Bagging the ‘red menace’

Crystalline ice plant, you can see the 'crystals' on the plant which is how it got it's name
Crystalline ice plant, you can see the ‘crystals’ on the plant which is how it got its name

Last weekend was a busy weekend for me.  We had the regular Stewards on Saturday and then a special work day for the Community United Methodist church on Sunday.  Both days we pulled out crystalline ice plant (Mesembryanthemum crystallinum) and slender leaved ice plant (Mesembryanthemum nodiflorum) which turns red as it matures.  These two invasive plant species have spread into the gaps where we have removed the non-native grasses.  It is not uncommon for non-native plants to move in when non-native grass is removed, but we are ready!  Because ice plant will re-sprout from basically any part of the plant we have to bag it up and remove it off the Mesa.  In total, we removed 87 bags of the stuff last weekend!

And we found a relaxed Southern Pacific rattlesnake (Crotalus oreganus helleri) in the coastal sagebrush (Artemisia californica).  It was there both days and we gave it a lot of space.  I always enjoy finding reptiles out on the Mesa; many people focus on the birds, but we have some very cool reptiles too.  Finding healthy snakes means that they have enough food and may suggest that there are plenty of rodents to eat among other things.  If there are a lot of rodents that might also suggest we will see more raptors who hunt rodents at Bolsa Chica too.  Even though the rodents eat my newly planted native plants which can be frustrating, they are an important link in the food chain.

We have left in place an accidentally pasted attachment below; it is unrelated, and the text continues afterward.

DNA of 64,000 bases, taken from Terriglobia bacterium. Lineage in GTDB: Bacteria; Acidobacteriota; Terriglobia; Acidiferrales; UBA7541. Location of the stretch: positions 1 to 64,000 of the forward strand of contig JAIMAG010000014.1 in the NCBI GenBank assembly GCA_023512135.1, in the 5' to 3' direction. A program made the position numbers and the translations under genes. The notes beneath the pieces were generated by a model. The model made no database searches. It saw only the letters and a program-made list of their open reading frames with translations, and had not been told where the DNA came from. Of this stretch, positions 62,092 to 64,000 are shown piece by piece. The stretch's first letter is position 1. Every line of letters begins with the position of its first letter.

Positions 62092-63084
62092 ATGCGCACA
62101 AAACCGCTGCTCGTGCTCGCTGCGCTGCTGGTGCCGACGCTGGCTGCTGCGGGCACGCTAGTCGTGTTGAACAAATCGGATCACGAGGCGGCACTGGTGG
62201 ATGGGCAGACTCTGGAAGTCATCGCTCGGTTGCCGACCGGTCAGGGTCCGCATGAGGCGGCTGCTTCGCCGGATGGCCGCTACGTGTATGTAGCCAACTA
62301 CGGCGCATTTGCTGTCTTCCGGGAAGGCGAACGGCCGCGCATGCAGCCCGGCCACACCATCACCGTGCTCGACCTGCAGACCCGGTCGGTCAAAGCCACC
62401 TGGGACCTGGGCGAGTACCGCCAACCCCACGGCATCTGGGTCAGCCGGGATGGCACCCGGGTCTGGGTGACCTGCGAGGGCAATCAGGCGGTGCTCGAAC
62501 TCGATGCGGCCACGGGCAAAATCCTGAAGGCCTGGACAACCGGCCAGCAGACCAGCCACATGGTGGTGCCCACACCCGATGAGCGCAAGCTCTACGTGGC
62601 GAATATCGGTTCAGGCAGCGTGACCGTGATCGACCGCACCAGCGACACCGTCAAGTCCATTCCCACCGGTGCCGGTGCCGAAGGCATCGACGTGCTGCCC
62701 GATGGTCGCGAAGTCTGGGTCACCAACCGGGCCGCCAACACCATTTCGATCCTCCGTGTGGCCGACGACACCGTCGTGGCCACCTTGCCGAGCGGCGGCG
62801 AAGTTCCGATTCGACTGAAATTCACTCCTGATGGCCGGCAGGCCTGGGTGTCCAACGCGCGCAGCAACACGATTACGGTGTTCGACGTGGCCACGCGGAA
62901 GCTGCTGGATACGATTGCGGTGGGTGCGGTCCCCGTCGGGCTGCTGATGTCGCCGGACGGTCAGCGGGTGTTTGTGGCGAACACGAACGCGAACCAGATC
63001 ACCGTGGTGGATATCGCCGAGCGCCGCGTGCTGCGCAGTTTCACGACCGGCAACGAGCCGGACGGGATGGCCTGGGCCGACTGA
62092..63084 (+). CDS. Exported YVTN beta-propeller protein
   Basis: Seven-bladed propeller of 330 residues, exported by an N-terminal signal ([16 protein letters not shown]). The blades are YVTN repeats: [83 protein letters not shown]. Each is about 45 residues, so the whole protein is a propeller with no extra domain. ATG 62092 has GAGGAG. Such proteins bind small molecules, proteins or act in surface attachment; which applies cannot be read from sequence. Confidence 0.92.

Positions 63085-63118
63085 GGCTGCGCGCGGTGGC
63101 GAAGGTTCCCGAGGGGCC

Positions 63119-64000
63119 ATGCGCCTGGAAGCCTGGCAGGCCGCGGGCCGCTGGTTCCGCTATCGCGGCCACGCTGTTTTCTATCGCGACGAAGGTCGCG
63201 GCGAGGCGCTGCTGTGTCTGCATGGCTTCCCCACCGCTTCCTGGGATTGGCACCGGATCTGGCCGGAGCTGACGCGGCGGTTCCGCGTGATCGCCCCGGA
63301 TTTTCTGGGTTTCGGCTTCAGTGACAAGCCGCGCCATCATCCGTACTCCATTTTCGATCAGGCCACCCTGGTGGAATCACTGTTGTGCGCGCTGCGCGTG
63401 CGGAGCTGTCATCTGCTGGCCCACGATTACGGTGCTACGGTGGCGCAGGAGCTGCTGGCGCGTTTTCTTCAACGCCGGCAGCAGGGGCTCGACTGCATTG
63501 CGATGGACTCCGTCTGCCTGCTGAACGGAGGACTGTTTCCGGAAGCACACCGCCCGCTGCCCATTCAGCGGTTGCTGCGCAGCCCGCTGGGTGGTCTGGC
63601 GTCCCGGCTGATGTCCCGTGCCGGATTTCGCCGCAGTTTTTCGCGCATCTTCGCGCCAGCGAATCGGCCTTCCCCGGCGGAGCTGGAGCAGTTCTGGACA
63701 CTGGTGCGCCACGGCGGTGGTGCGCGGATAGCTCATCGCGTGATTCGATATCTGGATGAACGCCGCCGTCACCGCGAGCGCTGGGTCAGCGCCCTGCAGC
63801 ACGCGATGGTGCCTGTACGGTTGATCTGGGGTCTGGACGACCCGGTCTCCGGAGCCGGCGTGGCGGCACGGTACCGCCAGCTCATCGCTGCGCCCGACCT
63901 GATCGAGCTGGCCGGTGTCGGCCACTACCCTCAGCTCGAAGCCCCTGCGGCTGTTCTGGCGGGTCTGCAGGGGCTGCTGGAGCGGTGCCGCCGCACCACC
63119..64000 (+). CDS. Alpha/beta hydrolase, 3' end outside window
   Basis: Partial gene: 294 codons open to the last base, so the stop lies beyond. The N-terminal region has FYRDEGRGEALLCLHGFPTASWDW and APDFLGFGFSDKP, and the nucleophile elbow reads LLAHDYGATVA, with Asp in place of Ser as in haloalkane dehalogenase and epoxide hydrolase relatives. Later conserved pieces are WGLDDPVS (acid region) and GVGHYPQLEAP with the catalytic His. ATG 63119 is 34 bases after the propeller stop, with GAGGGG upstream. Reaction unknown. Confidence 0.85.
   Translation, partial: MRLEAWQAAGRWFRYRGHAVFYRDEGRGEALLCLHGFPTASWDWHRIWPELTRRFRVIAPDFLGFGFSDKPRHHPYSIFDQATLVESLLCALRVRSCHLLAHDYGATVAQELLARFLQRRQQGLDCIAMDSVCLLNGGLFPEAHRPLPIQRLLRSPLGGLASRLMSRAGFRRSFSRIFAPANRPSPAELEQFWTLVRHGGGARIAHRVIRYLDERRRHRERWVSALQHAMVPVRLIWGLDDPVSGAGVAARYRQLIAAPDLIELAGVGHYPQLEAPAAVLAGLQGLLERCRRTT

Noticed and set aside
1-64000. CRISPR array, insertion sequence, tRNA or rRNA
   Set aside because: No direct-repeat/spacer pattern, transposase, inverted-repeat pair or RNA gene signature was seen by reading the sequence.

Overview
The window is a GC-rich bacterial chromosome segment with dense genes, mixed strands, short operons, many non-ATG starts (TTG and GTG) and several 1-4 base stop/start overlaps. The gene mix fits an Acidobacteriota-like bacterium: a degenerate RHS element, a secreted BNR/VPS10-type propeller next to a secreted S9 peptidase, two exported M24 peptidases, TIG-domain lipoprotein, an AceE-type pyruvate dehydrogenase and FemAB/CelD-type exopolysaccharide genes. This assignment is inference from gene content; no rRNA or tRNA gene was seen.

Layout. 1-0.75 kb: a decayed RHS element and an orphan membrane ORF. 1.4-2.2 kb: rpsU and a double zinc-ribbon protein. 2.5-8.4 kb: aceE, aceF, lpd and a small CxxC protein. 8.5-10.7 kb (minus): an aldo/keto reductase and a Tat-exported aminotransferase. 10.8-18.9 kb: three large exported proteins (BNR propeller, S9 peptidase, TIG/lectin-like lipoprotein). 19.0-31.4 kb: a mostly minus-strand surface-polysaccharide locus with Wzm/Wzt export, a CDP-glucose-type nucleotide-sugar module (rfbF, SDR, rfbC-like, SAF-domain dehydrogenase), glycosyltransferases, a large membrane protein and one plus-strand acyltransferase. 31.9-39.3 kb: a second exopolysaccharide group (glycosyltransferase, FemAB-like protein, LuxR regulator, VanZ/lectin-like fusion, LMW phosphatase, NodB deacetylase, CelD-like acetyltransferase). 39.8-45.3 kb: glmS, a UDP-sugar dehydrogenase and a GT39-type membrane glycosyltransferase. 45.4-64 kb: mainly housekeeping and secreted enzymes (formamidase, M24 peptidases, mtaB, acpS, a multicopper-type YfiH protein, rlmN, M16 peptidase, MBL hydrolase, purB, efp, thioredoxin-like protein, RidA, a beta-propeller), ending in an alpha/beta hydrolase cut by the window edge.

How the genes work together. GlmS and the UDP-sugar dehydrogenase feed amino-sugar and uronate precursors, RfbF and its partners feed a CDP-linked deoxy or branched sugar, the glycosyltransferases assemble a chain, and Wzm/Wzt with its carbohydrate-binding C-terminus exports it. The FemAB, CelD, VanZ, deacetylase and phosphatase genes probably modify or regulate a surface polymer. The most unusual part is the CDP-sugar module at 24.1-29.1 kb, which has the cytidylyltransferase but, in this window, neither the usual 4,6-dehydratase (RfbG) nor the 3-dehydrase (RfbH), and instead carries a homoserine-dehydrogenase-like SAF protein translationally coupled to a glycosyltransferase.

The prickly pear cactus flowers are also blooming in areas
This snake is an expert at camouflage
This snake is an expert at camouflage (taken with a telephoto lens so I wasn’t actually close to it)


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